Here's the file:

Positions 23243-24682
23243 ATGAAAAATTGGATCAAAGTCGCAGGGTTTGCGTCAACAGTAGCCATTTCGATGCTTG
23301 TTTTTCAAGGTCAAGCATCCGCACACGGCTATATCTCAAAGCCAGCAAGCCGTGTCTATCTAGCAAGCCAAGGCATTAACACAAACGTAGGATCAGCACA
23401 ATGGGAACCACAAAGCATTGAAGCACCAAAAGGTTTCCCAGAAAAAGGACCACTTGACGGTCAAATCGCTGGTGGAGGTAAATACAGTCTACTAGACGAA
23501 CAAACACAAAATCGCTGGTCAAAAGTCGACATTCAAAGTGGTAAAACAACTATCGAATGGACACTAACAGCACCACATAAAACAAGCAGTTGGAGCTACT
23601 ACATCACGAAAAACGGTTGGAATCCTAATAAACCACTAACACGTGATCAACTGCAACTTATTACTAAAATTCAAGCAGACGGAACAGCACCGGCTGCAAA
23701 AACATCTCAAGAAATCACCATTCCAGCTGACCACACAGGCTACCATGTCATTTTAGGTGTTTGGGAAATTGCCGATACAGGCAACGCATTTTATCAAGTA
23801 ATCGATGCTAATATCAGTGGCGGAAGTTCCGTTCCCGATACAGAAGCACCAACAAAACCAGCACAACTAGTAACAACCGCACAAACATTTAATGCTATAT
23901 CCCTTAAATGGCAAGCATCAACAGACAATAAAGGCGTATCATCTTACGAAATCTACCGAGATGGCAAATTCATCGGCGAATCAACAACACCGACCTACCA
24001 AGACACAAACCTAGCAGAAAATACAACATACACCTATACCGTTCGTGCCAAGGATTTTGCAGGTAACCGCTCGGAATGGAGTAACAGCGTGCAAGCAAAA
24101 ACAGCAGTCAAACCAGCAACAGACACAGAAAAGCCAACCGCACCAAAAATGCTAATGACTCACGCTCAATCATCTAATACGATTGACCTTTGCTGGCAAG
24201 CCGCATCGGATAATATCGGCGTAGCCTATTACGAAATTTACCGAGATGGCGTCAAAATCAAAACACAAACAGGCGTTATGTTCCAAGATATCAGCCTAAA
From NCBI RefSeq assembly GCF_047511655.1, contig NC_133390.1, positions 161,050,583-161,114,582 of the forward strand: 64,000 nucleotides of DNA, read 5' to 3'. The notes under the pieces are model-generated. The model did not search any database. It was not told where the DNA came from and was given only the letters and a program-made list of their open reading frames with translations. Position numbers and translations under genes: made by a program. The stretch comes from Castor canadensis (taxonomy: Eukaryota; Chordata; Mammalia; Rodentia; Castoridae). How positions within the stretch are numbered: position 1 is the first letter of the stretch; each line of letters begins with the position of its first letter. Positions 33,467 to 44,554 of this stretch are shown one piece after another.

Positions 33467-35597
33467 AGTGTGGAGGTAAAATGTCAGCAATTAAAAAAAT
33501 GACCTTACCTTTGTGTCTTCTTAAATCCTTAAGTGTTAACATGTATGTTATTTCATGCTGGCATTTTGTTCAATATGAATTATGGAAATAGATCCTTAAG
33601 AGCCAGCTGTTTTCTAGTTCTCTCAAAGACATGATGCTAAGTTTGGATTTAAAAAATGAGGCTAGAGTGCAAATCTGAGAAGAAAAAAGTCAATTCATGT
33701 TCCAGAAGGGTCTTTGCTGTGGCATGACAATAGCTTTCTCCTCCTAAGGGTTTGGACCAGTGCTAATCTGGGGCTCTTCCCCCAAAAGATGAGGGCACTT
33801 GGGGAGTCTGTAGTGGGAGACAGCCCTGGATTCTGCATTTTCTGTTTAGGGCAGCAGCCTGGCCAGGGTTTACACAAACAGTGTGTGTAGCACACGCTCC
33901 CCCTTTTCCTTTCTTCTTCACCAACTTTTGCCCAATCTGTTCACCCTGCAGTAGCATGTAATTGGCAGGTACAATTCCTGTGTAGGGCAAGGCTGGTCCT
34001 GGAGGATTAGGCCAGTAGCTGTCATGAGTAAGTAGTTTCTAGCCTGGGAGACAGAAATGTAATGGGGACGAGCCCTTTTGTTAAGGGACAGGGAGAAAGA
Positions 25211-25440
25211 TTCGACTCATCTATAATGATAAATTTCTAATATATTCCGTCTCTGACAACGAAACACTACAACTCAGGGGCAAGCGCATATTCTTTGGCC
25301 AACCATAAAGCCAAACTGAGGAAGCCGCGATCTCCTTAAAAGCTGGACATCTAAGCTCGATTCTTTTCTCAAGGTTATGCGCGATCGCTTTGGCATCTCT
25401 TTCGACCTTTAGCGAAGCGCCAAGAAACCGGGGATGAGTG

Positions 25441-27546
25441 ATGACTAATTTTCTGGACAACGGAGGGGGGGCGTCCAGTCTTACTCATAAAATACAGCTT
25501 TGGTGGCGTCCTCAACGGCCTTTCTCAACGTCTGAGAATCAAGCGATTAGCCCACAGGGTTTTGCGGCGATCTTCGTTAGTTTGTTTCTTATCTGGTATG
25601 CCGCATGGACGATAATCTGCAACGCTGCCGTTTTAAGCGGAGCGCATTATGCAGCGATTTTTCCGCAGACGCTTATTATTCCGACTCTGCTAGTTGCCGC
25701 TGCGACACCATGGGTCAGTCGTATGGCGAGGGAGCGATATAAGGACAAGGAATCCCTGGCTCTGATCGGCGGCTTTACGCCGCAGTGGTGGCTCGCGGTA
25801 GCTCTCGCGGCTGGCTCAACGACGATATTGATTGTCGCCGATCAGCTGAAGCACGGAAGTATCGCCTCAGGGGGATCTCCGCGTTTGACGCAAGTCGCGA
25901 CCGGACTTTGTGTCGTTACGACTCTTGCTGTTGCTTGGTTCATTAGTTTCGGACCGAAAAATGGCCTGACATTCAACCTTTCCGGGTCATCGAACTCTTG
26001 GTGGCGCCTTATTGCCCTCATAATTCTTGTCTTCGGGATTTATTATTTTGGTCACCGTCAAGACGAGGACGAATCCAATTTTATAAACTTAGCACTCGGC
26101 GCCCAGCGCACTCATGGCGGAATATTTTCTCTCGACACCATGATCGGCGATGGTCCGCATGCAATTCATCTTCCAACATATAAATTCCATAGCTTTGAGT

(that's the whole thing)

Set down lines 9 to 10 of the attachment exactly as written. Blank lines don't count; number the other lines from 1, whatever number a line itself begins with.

23901 CCCTTAAATGGCAAGCATCAACAGACAATAAAGGCGTATCATCTTACGAAATCTACCGAGATGGCAAATTCATCGGCGAATCAACAACACCGACCTACCA
24001 AGACACAAACCTAGCAGAAAATACAACATACACCTATACCGTTCGTGCCAAGGATTTTGCAGGTAACCGCTCGGAATGGAGTAACAGCGTGCAAGCAAAA